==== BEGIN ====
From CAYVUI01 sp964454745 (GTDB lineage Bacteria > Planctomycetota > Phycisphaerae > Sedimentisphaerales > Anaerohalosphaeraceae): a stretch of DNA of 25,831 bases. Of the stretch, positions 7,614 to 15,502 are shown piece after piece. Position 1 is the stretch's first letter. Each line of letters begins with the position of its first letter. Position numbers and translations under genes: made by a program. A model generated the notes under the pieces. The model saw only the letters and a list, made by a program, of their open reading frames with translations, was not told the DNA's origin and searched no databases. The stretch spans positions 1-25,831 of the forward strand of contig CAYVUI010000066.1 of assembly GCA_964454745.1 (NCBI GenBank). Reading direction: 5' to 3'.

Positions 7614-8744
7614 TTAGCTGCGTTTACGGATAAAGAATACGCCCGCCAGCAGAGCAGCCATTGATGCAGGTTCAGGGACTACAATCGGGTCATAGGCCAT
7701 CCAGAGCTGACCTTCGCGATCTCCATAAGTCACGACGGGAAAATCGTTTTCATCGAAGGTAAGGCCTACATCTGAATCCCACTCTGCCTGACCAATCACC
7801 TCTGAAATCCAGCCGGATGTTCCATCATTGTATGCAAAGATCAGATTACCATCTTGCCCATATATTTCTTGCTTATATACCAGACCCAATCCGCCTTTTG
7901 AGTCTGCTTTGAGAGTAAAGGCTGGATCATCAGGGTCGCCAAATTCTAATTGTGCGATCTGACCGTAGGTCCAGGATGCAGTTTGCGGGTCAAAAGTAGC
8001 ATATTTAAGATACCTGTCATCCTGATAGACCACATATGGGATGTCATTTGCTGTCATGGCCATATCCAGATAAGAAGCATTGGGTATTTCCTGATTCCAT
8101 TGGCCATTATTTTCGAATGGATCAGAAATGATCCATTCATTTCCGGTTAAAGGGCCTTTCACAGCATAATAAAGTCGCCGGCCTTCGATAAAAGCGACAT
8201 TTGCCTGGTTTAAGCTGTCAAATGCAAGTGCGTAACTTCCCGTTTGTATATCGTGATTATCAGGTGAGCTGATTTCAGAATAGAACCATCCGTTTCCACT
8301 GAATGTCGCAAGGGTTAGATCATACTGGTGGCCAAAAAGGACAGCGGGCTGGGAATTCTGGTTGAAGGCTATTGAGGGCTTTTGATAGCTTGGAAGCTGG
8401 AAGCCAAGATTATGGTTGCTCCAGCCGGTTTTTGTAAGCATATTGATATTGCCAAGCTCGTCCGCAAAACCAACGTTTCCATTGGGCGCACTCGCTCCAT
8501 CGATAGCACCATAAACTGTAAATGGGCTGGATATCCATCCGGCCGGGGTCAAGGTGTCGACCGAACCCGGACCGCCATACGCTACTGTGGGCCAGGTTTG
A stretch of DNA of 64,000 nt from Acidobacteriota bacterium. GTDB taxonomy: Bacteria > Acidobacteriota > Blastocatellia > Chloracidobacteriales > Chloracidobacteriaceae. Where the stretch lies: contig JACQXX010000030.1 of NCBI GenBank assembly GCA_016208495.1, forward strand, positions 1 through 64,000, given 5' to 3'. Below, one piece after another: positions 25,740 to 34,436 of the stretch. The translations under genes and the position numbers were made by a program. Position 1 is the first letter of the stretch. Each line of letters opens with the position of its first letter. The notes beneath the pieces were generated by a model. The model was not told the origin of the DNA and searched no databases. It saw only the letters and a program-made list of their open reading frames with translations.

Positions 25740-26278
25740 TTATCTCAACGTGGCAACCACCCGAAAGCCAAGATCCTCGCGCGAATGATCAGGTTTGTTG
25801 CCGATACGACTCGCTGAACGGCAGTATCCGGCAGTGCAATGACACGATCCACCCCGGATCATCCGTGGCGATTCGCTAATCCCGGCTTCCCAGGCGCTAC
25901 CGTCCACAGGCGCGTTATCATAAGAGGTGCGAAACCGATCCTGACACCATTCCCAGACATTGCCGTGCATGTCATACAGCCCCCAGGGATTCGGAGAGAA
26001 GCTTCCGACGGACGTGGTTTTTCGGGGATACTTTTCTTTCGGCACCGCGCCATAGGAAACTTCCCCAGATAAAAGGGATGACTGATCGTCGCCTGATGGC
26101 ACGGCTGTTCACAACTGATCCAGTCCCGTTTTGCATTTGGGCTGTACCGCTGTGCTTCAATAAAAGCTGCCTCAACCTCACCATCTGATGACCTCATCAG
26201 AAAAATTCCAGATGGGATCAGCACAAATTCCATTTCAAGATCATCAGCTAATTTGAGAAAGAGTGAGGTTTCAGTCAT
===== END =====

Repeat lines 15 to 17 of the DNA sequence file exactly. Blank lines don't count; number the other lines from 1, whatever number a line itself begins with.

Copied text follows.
25740 TTATCTCAACGTGGCAACCACCCGAAAGCCAAGATCCTCGCGCGAATGATCAGGTTTGTTG
25801 CCGATACGACTCGCTGAACGGCAGTATCCGGCAGTGCAATGACACGATCCACCCCGGATCATCCGTGGCGATTCGCTAATCCCGGCTTCCCAGGCGCTAC
25901 CGTCCACAGGCGCGTTATCATAAGAGGTGCGAAACCGATCCTGACACCATTCCCAGACATTGCCGTGCATGTCATACAGCCCCCAGGGATTCGGAGAGAA